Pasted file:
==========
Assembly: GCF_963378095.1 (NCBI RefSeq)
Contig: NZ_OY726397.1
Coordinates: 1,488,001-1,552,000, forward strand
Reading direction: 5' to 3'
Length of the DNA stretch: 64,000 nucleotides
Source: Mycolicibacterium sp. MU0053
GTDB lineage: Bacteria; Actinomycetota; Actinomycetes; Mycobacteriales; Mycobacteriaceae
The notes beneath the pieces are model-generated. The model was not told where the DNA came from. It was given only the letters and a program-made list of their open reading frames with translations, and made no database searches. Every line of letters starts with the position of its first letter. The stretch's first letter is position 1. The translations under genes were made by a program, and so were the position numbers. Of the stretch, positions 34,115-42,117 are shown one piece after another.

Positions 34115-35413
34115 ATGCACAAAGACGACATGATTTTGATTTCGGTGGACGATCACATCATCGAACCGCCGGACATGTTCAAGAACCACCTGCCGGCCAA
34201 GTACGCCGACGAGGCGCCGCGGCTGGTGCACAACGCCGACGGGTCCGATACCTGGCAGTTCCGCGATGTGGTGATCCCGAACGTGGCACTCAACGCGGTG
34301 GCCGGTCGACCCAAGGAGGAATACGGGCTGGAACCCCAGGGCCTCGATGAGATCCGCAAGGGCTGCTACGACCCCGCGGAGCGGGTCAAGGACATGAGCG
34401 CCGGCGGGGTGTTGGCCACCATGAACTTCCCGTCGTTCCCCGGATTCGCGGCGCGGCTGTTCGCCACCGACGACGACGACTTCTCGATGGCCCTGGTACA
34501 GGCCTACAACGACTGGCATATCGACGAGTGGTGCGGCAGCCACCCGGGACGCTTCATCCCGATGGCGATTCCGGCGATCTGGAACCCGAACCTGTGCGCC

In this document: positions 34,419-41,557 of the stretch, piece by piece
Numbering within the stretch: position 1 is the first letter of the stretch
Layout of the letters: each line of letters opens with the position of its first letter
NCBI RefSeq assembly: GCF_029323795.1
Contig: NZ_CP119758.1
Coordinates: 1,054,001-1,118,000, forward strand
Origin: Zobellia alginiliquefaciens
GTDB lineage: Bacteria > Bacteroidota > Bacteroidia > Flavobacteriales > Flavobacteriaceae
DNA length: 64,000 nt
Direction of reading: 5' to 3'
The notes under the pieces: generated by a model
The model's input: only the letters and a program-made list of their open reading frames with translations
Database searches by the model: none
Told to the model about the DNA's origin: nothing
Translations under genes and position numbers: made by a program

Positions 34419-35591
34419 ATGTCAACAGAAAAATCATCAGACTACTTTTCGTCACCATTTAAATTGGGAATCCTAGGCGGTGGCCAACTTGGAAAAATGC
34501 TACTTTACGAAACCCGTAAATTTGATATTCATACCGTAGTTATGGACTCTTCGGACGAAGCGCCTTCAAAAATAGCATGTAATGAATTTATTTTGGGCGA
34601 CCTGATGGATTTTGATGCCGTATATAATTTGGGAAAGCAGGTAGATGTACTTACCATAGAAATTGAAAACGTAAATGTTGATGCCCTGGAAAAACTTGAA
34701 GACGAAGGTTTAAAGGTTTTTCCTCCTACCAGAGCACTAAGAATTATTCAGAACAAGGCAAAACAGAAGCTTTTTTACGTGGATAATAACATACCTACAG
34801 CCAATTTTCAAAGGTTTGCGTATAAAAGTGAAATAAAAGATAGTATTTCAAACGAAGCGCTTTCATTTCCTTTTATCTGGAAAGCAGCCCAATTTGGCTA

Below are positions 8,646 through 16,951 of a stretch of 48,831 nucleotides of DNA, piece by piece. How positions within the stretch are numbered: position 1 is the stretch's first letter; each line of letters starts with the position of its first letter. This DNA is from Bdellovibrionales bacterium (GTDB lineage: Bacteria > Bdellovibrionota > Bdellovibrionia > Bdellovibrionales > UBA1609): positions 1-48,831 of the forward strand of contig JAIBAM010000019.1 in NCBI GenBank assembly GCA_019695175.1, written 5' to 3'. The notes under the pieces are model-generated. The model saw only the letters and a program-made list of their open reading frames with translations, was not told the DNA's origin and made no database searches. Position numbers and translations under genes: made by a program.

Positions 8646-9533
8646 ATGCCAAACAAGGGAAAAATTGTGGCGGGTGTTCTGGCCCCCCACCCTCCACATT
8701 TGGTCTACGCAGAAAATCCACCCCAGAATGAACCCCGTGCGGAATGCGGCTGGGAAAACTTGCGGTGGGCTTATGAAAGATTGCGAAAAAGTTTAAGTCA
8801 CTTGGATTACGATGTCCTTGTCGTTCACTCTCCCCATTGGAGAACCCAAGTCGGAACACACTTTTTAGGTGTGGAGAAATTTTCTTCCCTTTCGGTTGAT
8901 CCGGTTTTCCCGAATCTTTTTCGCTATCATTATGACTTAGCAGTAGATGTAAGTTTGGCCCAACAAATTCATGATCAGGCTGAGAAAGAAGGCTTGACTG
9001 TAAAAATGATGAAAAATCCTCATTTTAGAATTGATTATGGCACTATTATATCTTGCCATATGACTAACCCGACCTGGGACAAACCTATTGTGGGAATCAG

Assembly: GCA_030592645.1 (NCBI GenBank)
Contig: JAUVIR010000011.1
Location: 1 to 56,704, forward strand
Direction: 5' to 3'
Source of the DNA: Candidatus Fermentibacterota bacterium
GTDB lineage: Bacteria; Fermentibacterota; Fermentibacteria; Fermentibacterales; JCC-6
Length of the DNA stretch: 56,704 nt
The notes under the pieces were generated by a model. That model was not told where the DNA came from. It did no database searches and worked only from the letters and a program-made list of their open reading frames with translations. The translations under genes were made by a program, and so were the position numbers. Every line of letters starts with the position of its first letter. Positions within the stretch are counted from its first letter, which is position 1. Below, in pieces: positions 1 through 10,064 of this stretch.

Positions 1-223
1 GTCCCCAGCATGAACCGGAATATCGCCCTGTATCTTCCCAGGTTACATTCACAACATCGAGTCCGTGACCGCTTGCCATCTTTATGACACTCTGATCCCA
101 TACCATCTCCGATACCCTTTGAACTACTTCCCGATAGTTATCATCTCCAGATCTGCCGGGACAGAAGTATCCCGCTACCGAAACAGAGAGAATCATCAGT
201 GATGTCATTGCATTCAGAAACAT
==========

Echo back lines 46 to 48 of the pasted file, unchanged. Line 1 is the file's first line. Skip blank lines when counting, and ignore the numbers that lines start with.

Direction: 5' to 3'
Source of the DNA: Candidatus Fermentibacterota bacterium
GTDB lineage: Bacteria; Fermentibacterota; Fermentibacteria; Fermentibacterales; JCC-6